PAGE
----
Mel Lim talked about keeping Ego in check.  A wonderful challenge to becoming better people to create a better world.

John Doyle gave an amazing talk of the limits of systems, how the same concepts govern phage evolution. Fast and specialized systems or slow and flexible?  How to walk the line?  What about feedbacks in our systems?  How do we design for that?  There was also a cautionary bent to his talk, but he emphasized the need for people to adopt new ways of looking at systems in the world.  He mentioned to me afterwards how essential it is that the design world gets involved.  The research needs to be made accessible to more than just mathematicians to be able to impact the world in its most profound way.

Darlene Damm spoke of her DIYROCKETS project.  Open Sourcing the Space Industry.  Amazing and disruptive innovation!

John Payne talked skeuomorphs and more,  Ultimately it’s about understanding our culture so we can communicate through design more effectively.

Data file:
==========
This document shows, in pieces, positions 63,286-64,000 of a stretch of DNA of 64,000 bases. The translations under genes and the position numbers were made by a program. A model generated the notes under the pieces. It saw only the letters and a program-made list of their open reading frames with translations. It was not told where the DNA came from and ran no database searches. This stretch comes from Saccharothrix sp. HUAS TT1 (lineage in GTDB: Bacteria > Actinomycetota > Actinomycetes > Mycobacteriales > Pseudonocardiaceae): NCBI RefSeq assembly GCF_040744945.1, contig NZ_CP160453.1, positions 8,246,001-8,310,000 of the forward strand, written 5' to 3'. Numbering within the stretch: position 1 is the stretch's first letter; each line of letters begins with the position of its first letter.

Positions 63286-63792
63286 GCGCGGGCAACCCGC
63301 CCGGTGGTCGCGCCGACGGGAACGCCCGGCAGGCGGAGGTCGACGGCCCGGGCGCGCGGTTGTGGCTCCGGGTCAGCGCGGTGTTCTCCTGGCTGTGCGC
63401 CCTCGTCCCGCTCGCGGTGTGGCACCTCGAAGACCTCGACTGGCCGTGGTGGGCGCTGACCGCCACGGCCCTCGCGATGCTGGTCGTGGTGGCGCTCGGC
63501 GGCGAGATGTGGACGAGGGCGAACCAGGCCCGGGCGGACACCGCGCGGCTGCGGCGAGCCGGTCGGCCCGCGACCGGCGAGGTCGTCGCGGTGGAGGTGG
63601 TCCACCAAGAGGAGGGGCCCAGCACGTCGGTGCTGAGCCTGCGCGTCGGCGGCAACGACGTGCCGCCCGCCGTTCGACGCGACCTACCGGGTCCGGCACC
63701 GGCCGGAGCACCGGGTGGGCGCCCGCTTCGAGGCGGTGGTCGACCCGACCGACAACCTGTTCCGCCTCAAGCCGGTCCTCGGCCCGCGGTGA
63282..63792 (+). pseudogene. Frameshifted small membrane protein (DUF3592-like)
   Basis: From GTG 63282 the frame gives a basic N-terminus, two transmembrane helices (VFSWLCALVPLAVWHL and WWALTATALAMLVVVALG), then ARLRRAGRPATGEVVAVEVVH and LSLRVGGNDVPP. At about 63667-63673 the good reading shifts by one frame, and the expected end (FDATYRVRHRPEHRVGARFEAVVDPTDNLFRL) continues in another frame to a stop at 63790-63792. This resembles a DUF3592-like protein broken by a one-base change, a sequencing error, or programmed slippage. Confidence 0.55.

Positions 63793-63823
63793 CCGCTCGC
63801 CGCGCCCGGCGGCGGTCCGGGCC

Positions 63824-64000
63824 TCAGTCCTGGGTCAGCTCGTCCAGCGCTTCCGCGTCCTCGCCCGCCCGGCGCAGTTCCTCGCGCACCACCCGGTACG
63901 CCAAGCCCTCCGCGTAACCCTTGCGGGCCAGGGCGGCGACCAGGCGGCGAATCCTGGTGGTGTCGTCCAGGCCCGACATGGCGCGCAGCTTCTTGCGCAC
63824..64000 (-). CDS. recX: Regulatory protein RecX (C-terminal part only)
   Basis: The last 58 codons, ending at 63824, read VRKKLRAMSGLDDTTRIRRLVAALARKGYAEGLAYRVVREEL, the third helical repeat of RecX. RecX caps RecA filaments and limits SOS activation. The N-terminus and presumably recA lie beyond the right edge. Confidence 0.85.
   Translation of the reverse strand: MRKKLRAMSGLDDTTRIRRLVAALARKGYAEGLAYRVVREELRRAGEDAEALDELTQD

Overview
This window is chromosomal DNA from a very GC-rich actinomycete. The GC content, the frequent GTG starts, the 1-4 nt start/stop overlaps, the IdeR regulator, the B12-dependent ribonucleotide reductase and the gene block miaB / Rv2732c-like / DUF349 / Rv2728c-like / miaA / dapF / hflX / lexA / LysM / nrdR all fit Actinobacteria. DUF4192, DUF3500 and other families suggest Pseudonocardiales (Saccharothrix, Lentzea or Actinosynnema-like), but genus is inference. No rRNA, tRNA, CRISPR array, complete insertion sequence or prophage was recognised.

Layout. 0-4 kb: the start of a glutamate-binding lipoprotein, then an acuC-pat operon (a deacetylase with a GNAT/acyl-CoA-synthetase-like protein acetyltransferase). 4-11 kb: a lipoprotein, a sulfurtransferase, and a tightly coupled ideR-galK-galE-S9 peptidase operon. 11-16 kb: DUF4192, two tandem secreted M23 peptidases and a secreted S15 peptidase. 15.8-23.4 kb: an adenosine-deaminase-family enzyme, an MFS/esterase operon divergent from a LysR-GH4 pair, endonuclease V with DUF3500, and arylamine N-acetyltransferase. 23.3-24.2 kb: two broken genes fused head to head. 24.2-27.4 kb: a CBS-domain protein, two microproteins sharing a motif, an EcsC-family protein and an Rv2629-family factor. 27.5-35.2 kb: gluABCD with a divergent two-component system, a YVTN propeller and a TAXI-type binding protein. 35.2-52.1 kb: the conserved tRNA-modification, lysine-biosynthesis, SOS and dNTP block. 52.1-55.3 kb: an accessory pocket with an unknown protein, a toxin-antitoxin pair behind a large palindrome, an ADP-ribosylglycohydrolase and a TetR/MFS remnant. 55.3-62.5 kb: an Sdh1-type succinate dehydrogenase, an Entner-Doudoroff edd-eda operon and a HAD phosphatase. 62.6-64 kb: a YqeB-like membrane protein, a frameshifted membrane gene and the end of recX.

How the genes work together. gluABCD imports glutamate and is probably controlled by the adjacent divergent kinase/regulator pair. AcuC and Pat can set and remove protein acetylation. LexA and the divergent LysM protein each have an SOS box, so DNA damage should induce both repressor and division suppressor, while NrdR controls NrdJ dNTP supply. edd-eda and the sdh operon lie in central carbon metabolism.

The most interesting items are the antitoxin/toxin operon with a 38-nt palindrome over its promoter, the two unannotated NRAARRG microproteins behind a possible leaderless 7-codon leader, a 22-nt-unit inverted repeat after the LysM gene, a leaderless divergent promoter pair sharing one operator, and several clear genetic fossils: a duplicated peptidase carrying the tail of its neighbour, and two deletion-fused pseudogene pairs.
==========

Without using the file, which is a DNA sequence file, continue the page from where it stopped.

Panos Papalambros spoke of optimizing designs using algorithms that are automatic as well as human assisted. Discussed the benefits of crowdsourcing this process as well.

Liz Sanders and co-creation.  There truly is power when individuals create together as a communal entity. She’s got a great resource at Maketools.com that I’ve personally used.  This is exciting work and it’s only going to mature more.

Matt Jones and Richard The of Google Creative Labs showed the power of video in prototyping.  “All design is fiction.”  Love that quote because everything starts as an idea – a fiction – and it becomes reality.

Lucy Kimbell talked about the various types of empathy using Star Trek’s Deanna Troi as the research subject.

There was also everyone’s favorite “curmudgeon”, Don Norman.  He emphasized the need for design research to be more effectively integrated into corporate product development processes.

Matthew Clark and many others gave amazing talks.

If you’d like to see more from the conference check out #DRC2013 on Twitter.  You can also go to Seen for a timeline of twitter posts about the conference.